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Gurage Bible School (92926)

There are now some 200 evangelical churches among the Gurage people of Ethiopia, yet almost all are led by pastors from outside tribes. The Gurage need their own leaders, pastors and missionaries, but very few have theological training. So they decided to start a Bible school.

Together they raised about US$9,000 to purchase a small home to accommodate a Bible school teacher. They also invited Howard and Jo-Ann Brant, long-time SIM missionaries, to return to Gurage to help them establish the school.

A prize piece of land was purchased and in September 2011, the Bible school opened. There is no building yet, so the first class of 23 students meets in a nearby church. There are no desks, so they write on their laps. Electricity is sporadic, so they meet during the day. Having no dorm, they sleep on the floor of the church office. No running water means they wash their clothes and dishes in a nearby stream.

They needed a blackboard, so they cut a thin layer of wood in half, covered it with blackboard paint and propped it up on chairs. At first glance, the Bible school does not look like a school, but it is filled with students more thirsty to learn and more passionate about Jesus than their counterparts in many of the world’s greatest institutions of learning.

Student body

Each student is selected and sent by their church as a future leader. They come from all backgrounds and walks of life, from university students to others with almost no academic experience. They may get low marks on exams, but they are leading people to Christ and growing the most in their faith.

One student, Subsibe, cuts travel costs by walking to school. On weekends, he does a week’s worth of household chores. On Sunday mornings he preaches, and on Sunday afternoons he holds youth and women’s meetings. Then, every Monday morning before dawn, he sets out on the 25-mile hike to the Bible School. He arrives about 10:30 hot and sweaty, but with enough energy to participate in class!

PRAY

  • for God to tear down barriers that keep the Gurage from hearing and understanding the Good News of Christ’s love and forgiveness.
  • for the Bible school to develop many capable graduates.
  • that graduates who migrate to cities will be a strong witness in urban centers.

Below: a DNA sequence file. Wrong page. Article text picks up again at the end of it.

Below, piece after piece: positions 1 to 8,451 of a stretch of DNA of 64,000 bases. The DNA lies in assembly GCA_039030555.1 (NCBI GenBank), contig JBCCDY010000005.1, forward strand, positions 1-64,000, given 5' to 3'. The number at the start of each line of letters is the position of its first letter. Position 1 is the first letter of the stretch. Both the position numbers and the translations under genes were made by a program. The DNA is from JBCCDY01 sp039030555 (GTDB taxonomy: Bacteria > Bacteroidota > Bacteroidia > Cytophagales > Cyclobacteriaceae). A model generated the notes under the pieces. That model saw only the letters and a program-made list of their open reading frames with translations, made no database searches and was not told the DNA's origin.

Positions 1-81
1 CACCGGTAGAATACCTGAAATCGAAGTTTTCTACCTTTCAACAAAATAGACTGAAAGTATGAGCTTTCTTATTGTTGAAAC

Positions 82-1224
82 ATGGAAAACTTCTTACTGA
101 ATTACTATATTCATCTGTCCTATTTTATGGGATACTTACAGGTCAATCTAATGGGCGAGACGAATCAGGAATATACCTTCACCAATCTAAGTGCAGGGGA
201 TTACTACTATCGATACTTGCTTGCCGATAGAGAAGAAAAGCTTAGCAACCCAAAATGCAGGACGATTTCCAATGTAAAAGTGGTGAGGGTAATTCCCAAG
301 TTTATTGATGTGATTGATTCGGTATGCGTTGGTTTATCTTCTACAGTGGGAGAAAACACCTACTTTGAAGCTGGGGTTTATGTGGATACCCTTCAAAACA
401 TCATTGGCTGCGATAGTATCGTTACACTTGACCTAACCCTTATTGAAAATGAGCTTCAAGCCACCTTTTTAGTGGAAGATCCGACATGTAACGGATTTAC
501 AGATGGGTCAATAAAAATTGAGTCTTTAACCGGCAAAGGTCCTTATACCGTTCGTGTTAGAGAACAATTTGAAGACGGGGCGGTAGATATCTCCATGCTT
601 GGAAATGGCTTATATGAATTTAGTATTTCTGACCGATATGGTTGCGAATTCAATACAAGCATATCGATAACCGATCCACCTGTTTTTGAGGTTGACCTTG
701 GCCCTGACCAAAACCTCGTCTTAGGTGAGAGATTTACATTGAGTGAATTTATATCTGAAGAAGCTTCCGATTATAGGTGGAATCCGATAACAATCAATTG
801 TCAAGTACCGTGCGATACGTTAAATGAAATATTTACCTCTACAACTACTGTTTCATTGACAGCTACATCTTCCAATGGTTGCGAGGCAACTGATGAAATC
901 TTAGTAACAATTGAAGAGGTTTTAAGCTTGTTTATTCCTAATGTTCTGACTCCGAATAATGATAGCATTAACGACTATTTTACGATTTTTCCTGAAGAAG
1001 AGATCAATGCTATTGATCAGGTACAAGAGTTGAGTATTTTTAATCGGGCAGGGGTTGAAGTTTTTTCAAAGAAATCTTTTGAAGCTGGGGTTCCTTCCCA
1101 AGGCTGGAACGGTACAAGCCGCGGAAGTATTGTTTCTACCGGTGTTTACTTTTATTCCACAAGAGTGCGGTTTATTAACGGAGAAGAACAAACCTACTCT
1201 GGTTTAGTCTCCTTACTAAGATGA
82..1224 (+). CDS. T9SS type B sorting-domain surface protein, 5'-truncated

GIVE

If you would like to partner in the establishment of the new Gurage Bible School, please contact your nearest or SIM office or give online to project ET 92926. Thank you!

The Gurage are continuing to give sacrificially towards their dream. In one meeting, an elder pulled out a piece of paper on which was listed every member of his church. Beside each name was a number: 50, 20, 10 or 5. He explained that these were his people’s pledges to build a new Bible school. He pointed to some of the small pledges and said, “These are from my own children.”

LEGACY

Forty years ago, Howard and Jo-Ann Brant left North America for rural Ethiopia with a dream of bringing the gospel to the Gurage people. About three families followed Christ at that time. Howard and Jo-Ann lived, preached and served among them for more than three years; and in time, about 200 to 300 Gurage trusted Christ. Forced out by communist agitators, the couple devoted themselves to mission in other countries. In 2011, delaying retirement, they returned to the Gurage. Today, by the grace of God, there are about 20,000 believers!

“We came to Gurage for three years,” writes Howard. “Our heart’s desire is to leave behind some well-trained and qualified leaders for the Gurage church—and a facility to serve the students of the future.”

One student tells how his father heard Howard preach in his village 37 years ago. No one accepted Christ that day, but his father heard and understood the message. Years later the father believed and started a new church—his son, the pastor, is now studying in the Bible school.

photos by Howard Brant



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